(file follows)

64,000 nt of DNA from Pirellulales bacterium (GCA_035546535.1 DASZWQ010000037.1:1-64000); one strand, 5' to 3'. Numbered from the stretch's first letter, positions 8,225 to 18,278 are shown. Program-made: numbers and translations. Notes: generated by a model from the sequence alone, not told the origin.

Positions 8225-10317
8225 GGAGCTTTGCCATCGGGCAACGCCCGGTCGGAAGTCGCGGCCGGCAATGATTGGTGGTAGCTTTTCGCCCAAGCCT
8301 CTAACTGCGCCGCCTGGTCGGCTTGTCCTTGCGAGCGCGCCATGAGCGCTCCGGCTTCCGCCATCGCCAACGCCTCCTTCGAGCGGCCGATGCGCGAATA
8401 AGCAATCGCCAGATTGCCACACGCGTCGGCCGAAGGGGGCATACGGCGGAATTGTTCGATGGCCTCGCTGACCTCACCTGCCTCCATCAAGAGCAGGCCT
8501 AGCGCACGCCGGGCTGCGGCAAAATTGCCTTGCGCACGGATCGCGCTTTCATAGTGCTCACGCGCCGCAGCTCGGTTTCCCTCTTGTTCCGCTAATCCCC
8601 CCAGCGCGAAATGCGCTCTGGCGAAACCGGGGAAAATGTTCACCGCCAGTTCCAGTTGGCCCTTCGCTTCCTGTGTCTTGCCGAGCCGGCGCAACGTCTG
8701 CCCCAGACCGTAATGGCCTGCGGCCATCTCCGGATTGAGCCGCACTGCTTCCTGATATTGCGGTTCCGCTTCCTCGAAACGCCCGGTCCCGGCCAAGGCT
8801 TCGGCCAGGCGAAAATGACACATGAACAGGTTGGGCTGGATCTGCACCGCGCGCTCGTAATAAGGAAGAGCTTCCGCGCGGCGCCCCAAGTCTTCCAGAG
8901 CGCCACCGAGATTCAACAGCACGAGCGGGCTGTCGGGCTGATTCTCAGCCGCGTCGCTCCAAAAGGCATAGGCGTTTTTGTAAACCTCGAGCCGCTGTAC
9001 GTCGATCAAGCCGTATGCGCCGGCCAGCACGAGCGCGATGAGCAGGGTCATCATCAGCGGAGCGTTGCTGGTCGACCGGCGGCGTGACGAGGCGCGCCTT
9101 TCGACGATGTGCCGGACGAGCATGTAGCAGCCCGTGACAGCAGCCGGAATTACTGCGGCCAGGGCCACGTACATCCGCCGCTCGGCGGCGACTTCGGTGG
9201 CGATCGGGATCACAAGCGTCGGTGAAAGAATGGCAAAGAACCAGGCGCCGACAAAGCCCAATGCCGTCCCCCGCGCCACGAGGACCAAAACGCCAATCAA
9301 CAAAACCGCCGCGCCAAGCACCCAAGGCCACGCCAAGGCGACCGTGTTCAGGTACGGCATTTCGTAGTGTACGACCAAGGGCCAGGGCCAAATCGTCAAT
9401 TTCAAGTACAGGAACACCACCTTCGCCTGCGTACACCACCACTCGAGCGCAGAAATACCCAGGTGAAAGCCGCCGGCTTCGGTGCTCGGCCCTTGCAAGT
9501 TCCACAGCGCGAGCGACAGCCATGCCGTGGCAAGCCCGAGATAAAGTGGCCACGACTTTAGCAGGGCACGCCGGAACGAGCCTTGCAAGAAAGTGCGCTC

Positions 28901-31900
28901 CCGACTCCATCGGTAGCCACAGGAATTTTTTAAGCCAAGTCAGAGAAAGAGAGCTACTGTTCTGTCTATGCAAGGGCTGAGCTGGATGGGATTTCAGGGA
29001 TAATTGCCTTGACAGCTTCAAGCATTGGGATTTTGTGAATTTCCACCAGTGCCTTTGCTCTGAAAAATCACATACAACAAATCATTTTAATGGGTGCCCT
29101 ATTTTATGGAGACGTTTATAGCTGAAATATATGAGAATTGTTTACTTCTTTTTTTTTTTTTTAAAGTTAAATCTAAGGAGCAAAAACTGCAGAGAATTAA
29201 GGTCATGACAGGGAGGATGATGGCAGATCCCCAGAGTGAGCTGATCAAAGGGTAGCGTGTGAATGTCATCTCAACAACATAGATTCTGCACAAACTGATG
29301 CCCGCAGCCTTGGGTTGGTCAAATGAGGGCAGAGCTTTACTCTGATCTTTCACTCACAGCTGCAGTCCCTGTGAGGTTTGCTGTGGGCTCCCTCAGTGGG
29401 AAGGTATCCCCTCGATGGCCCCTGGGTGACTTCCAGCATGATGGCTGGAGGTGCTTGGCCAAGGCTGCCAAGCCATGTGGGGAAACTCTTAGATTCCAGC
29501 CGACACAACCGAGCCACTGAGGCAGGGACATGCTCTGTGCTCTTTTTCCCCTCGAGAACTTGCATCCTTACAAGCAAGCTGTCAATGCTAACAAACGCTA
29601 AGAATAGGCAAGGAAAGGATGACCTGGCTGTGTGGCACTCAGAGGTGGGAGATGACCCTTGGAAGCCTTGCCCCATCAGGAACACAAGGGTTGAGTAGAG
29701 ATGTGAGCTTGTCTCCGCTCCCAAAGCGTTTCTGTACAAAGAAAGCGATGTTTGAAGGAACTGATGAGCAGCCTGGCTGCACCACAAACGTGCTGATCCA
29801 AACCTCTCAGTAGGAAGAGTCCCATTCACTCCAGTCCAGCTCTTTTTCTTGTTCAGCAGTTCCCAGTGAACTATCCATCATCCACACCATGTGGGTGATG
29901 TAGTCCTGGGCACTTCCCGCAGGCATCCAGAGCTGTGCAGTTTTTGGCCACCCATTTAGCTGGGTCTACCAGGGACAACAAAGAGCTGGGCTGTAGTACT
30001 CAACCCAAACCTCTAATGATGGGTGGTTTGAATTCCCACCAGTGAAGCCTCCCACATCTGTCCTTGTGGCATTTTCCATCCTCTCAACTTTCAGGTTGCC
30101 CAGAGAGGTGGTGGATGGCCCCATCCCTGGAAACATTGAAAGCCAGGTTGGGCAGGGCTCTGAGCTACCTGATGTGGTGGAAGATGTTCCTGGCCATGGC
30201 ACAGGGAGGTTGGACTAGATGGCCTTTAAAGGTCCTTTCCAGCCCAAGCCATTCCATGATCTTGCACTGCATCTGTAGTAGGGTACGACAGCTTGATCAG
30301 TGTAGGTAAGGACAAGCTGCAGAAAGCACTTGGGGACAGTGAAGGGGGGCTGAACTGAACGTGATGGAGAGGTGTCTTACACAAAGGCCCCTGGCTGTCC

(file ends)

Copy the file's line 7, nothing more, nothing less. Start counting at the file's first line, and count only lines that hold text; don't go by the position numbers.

8601 CCAGCGCGAAATGCGCTCTGGCGAAACCGGGGAAAATGTTCACCGCCAGTTCCAGTTGGCCCTTCGCTTCCTGTGTCTTGCCGAGCCGGCGCAACGTCTG